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Wednesday, August 24, 2022

Junk DNA vs noncoding DNA

The Wikipedia article on the Human genome contained a reference that I had not seen before.

"Finally DNA that is deleterious to the organism and is under negative selective pressure is called garbage DNA.[43]"

Reference 43 is a chapter in a book.

Pena S.D. (2021) "An Overview of the Human Genome: Coding DNA and Non-Coding DNA". In Haddad LA (ed.). Human Genome Structure, Function and Clinical Considerations. Cham: Springer Nature. pp. 5–7. ISBN 978-3-03-073151-9.

Sérgio Danilo Junho Pena is a human geneticist and professor in the Dept. of Biochemistry and Immunology at the Federal University of Minas Gerais in Belo Horizonte, Brazil. He is a member of the Human Genome Organization council. If you click on the Wikipedia link, it takes you to an excerpt from the book where S.D.J. Pena discusses "Coding and Non-coding DNA."

There are two quotations from that chapter that caught my eye. The first one is,

"Less than 2% of the human genome corresponds to protein-coding genes. The functional role of the remaining 98%, apart from repetitive sequences (constitutive heterochromatin) that appear to have a structural role in the chromosome, is a matter of controversy. Evolutionary evidence suggests that this noncoding DNA has no function—hence the common name of 'junk DNA.'"

Professor Pena then goes on to discuss the ENCODE results pointing out that there are many scientists who disagree with the conclusion that 80% of our genome is functional. He then says,

"Many evolutionary biologists have stuck to their guns in defense of the traditional and evolutionary view that non-coding DNA is 'junk DNA.'"

This is immediately followed by a quote from Dan Graur, implying that he (Graur) is one of the evolutionary biologists who defend the evolutionary view that noncoding DNA is junk.

I'm very interested in tracking down the reason for equating noncoding DNA and junk DNA, especially in contexts where the claim is obviously wrong. So I wrote to Professor Pena—he got his Ph.D. in Canada—and asked him for a primary source that supports the claim that "evolutionary science suggests that this noncoding DNA has no function."

He was kind enough to reply saying that there are multiple sources and he sent me links to two of them. Here's the first one.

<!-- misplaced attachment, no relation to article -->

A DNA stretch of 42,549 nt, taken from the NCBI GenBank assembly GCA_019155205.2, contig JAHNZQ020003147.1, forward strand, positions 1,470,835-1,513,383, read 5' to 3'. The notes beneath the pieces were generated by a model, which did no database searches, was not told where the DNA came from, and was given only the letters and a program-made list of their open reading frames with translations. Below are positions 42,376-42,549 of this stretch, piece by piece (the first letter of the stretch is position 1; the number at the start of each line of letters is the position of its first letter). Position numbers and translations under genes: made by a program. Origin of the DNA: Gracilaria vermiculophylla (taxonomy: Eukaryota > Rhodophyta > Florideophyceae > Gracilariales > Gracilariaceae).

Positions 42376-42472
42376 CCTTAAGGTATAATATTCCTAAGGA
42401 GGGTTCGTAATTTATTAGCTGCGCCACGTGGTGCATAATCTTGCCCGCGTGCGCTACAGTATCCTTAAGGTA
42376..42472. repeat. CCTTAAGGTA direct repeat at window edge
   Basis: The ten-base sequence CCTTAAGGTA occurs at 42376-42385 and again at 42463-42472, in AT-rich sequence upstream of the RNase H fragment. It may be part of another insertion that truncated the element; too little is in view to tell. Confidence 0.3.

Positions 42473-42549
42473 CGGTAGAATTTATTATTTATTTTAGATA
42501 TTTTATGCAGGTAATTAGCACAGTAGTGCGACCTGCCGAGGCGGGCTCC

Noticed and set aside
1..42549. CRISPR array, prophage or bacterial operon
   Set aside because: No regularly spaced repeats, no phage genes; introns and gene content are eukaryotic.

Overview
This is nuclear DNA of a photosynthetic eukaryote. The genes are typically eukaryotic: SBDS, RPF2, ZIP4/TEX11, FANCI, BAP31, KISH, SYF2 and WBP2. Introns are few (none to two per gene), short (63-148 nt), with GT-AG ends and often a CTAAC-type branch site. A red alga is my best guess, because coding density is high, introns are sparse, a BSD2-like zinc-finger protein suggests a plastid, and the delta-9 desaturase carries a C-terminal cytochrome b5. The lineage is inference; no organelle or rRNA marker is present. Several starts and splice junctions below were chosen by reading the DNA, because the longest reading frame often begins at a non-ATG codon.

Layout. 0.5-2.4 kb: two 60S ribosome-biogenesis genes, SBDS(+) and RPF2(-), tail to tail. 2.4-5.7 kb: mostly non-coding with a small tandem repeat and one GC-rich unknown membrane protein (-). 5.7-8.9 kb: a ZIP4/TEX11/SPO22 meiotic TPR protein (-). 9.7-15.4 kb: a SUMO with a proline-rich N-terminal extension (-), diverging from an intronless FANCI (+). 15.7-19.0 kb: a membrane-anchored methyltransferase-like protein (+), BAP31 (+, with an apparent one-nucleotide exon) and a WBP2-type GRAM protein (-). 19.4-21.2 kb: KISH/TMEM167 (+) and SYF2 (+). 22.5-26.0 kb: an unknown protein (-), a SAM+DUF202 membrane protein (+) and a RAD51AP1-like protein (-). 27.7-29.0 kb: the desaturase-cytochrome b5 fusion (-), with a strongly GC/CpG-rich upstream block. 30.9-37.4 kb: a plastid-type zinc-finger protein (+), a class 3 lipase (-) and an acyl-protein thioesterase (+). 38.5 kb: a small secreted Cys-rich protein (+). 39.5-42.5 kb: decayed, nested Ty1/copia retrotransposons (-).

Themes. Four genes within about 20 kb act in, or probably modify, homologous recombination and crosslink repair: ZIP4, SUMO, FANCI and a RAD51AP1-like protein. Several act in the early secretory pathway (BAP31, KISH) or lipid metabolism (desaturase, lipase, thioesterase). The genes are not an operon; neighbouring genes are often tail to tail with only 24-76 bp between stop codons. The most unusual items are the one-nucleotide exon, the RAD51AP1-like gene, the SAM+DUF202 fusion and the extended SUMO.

I explained that this was somewhat ironic since I had written most of the Wikipedia article on Non-coding DNA and my goal was to refute the idea than noncoding DNA and junk DNA were synonyms. I explained that under the section on 'junk DNA' he would see the following statement that I inserted after writing sections on all those functional noncoding DNA elements.

"Junk DNA is often confused with non-coding DNA[48] but, as documented above, there are substantial fractions of non-coding DNA that have well-defined functions such as regulation, non-coding genes, origins of replication, telomeres, centromeres, and chromatin organizing sites (SARs)."

That's intended to dispel the notion that proponents of junk DNA ever equated noncoding DNA and junk DNA. I suggested that he couldn't use that source as support for his statement.

Here's my response to his second source.

The second reference is to a 2007 article by Wojciech Makalowski,1 a prominent opponent of junk DNA. He says, "In 1972 the late geneticist Susumu Ohno coined the term "junk DNA" to describe all noncoding sections of a genome" but that is a demonstrably false statement in two respects.

First, Ohno did not coin the term "junk DNA" - it was commonly used in discussions about genomes and even appeared in print many years before Ohno's paper. Second, Ohno specifically addresses regulatory sequences in his paper so it's clear that he knew about functional noncoding DNA that was not junk. He also mentions centromeres and I think it's safe to assume that he knew about ribosomal RNA genes and tRNA genes.

The only possible conclusion is that Makalowski is wrong on two counts.

I then asked about the second statement in Professor Pena's article and suggested that it might have been much better to say, "Many evolutionary biologists have stuck to their guns and defend the view that most of human genome is junk." He agreed.

So, what have we learned? Professor Pena is a well-respected scientist and an expert on the human genome. He is on the council of the Human Genome Organization. Yet, he propagated the common myth that noncoding DNA is junk and saw nothing wrong with Makalowski's false reference to Susumu Ohno. Professor Pena himself must be well aware of functional noncoding elements such as regulatory sequences and noncoding genes so it's difficult explain why he would imagine that prominant defenders of junk DNA don't know this.

I think the explanation is that this connection between noncoding DNA and junk DNA is so entrenched in the popular and scientific literature that it is just repeated as a meme without ever considering whether it makes sense.

1. The pdf appears to be a response to a query in Scientific American on February 12, 2007. It may be connected to a Scientific American paper by Khajavinia and Makalowski (2007).

Khajavinia, A., and Makalowski, W. (2007) What is" junk" DNA, and what is it worth? Scientific American, 296:104. [PubMed]

1 comment :

Mikkel Rumraket Rasmussen said...

The idea that all non-coding DNA was once considered nonfunctional junk definitely a meme that survives because it just gets uncritically repeated in pop-sci articles, and in the introductions of papers where it's routinely asserted but never backed up with a reference.